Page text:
Medical and Nursing Students’ Perception and Experience of Virtual Classrooms during the COVID-19 Pandemic in Nepal

Background: On March 9, 2020, the government of Nepal declared suspension of all academic activities in line with a nationwide lockdown following the COVID-19 outbreak. To keep pace with the academic calendar, medical universities resumed their teaching and learning activities through virtual means on account of nonfeasibility of holding physical classes. The present study sought to identify the perception and experiences of undergraduate medical and nursing students regarding the virtual classrooms.
Methods: We adopted a sequential explanatory mixed method design whereby data were collected in two phases. Quantitative data were gathered from a survey (n=737) and qualitative data from focused group discussion (n=14). The participants were recruited using a non-probability Peer Esteem Snowballing technique. Quantitative data were analyzed using descriptive and inferential statistics, whereas qualitative data was examined using a narrative thematic analytic approach.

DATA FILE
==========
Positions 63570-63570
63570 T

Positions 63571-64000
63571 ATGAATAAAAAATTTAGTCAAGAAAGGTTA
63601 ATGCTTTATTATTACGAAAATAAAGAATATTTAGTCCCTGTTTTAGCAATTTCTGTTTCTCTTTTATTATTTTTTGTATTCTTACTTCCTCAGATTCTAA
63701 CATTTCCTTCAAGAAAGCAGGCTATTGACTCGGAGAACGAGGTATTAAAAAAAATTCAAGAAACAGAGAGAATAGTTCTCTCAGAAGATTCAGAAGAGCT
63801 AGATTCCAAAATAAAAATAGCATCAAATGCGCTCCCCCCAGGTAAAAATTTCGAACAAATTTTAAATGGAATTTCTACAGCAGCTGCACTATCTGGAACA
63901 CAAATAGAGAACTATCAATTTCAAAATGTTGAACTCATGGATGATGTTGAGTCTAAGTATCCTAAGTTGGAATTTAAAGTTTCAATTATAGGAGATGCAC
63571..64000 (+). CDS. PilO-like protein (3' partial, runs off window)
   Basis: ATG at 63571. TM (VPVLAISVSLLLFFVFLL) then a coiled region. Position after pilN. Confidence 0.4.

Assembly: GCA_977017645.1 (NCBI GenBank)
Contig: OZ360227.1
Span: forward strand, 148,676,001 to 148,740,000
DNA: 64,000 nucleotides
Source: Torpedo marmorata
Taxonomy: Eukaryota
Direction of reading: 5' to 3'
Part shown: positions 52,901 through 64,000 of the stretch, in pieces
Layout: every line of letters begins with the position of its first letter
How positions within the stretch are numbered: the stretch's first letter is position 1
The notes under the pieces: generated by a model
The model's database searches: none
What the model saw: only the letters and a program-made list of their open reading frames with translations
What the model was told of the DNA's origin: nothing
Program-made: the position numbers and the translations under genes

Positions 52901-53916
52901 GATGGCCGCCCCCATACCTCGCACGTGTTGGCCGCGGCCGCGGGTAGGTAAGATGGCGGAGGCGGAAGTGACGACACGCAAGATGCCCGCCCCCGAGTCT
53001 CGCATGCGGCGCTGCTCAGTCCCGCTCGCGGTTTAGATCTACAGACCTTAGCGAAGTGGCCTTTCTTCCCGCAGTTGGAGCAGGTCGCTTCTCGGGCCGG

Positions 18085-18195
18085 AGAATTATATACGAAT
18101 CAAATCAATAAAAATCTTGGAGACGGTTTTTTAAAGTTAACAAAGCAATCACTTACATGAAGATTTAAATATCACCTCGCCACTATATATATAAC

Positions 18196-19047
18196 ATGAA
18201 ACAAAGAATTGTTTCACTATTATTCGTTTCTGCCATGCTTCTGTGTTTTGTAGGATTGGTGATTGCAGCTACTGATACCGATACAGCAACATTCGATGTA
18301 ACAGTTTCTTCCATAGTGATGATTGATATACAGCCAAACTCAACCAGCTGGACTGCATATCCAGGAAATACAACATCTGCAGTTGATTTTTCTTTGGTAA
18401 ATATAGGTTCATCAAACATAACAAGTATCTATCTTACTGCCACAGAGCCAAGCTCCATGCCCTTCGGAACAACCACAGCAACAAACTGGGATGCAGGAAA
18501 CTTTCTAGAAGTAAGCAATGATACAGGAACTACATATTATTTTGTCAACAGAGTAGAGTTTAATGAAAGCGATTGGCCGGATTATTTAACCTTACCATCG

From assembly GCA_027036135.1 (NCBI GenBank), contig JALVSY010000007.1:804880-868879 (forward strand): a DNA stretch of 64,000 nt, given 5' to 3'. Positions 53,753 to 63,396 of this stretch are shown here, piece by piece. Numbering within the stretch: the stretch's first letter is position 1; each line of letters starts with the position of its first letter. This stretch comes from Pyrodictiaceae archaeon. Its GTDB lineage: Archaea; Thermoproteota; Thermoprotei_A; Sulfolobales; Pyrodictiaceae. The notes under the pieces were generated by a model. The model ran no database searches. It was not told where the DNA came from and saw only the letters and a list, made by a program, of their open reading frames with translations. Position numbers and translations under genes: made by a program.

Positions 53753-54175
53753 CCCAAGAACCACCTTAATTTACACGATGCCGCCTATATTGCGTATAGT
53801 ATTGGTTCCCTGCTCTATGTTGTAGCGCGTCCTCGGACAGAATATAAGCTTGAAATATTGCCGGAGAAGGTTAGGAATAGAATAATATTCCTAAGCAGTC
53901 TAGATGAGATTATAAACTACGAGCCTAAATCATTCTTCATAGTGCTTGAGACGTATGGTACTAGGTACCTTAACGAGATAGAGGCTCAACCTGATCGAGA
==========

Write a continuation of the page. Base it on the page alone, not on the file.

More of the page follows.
Results: Mean age of participants was 22±2.01 with (81%) female participation. The quantitative findings revealed that the “synchrony” domain had the highest mean score (4.10±0.47) and “course interaction” had the lowest mean score (2.93±0.81) amongst the four domains. The domains were significantly correlated to each other (P=0.01) and (P=0.05). Results from focus group discussion indicated that interactions were lower in the virtual classes and there was a great variation between the learners’ perception and their experiences of virtual classrooms. Students preferred blended classes to be implemented in future sessions.
Conclusion: In spite of various challenges, the students perceived the transition from traditional to virtual classrooms in a positive and enthusiastic way. An effective virtual learning experience requires a modified instructional approach on the part of educators and a consistent attitude from learners.